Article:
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Dogs and art: companions and family members

In last week’s blog I shared a picture of Titian’s Venus of Urbino, which includes a dog snoozing at Venus’s feet. The dog symbolized fidelity in love and marriage. Today, I thought it would be interesting to see the different ways that dogs have been depicted in art.

The Arnolfini portrait by Jan Van Ecyk (1434) is a bit of a mystery. Its obvious theme is marital love, but it is unclear whether the painting was created to celebrate a marriage, or to commemorate a deceased wife. Some art historians believe that the painting was created to celebrate a legal status that the husband is granting to the wife, which would give her the equivalent of modern Power of Attorney over his business dealings. Whatever occasion prompted this painting, it is interesting to note that the dog is not interacting with the couple and doesn’t seem connected with them—instead, the dog is the only one that looks out at the viewer. The dog is an early form of the breed now known as the Brussels griffon, just in case you were wondering. Whatever domestic event this portrait was meant to celebrate, the dog is not really a part of the dynamic, but is instead a symbol of fidelity and loyalty in the partnership.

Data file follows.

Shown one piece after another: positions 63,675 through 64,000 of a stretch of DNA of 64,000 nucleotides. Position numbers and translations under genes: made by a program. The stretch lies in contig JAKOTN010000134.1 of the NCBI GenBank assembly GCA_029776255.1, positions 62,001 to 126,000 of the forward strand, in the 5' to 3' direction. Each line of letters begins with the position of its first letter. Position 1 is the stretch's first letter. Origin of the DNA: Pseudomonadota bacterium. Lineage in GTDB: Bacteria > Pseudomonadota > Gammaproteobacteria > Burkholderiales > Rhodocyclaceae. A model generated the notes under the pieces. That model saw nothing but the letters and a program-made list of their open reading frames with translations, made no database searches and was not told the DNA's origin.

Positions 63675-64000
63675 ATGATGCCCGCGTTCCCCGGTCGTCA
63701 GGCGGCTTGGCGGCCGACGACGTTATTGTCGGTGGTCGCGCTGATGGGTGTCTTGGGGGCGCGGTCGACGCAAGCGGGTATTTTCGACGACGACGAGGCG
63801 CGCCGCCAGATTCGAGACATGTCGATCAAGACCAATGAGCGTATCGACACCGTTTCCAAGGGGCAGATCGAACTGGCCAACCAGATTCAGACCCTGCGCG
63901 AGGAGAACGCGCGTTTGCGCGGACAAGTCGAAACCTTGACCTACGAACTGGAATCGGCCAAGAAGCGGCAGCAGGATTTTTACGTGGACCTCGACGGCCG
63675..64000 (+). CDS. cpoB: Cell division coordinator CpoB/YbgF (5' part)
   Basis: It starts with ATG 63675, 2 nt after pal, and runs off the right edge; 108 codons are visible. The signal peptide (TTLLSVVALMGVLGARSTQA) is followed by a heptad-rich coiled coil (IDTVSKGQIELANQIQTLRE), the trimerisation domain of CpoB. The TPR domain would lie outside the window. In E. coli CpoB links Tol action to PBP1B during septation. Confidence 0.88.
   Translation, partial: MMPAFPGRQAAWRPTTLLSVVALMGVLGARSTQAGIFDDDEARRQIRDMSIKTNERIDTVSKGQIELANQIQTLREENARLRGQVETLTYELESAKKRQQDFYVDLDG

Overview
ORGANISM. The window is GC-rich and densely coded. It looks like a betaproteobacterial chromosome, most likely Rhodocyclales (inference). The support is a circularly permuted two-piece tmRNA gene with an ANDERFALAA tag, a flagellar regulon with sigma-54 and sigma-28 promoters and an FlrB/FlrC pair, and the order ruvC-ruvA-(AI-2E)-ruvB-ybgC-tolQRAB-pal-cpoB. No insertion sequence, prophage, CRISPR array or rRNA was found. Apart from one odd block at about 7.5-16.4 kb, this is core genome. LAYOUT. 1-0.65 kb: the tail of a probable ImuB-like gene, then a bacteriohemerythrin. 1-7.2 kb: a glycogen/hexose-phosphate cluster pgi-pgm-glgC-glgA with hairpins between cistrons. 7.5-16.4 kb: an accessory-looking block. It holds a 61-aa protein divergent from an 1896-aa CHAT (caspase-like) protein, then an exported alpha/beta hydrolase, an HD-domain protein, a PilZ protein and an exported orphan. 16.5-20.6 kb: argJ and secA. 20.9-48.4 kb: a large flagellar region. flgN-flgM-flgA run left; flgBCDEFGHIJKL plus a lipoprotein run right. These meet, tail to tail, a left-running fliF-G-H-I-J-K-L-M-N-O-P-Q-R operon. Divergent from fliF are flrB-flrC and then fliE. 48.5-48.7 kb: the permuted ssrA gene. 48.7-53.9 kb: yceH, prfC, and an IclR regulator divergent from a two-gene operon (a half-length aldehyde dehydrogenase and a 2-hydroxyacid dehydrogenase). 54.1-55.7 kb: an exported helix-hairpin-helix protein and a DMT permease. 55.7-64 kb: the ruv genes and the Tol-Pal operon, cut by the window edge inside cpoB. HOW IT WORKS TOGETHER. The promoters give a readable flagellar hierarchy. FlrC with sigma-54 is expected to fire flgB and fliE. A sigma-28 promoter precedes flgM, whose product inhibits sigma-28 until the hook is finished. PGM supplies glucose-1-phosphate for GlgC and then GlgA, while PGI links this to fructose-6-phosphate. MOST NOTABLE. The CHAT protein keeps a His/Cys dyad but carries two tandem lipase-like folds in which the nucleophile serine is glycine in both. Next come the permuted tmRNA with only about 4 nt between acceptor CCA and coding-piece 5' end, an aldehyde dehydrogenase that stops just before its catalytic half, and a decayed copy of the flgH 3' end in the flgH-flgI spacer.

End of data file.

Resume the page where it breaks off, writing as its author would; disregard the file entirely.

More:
My own bias is admittedly towards 19th century art. Increasingly, dogs were shown in their roles as companions and friends, and paintings depicted the relationship between dogs and people. To see what I mean, just compare the Van Ecyk portrait to this one of the Marlborough family by John Singer Sargent, where the dogs are engaged with the people:

Or look at this Sargent portrait of the Sitwell family, where the children play with the dog at the moment captured by the portrait:

This 1878 painting by Briton Riviere, entitled Sympathy, shows a child who has been scolded being comforted by her dog. Surely that is a childhood memory for a lot of us! I can certainly remember being in trouble and thinking that the dog was the only one who understood.


And go ahead . . . call me sentimental, but I can’t help loving the expression on this dog’s face. It's pure love:

Finally, I couldn’t end this post without mentioning Norman Rockwell, whose illustrations are pre-eminently about home and family. In this illustration, the dog looks to the boy as if their relationship to the puppies is a shared one, as indeed it is:

In giving advice to other artists, Rockwell recommended that artists paint four-legged creatures “just as carefully and understandingly as you paint the people.” Now that’s advice that I’ll take to heart.

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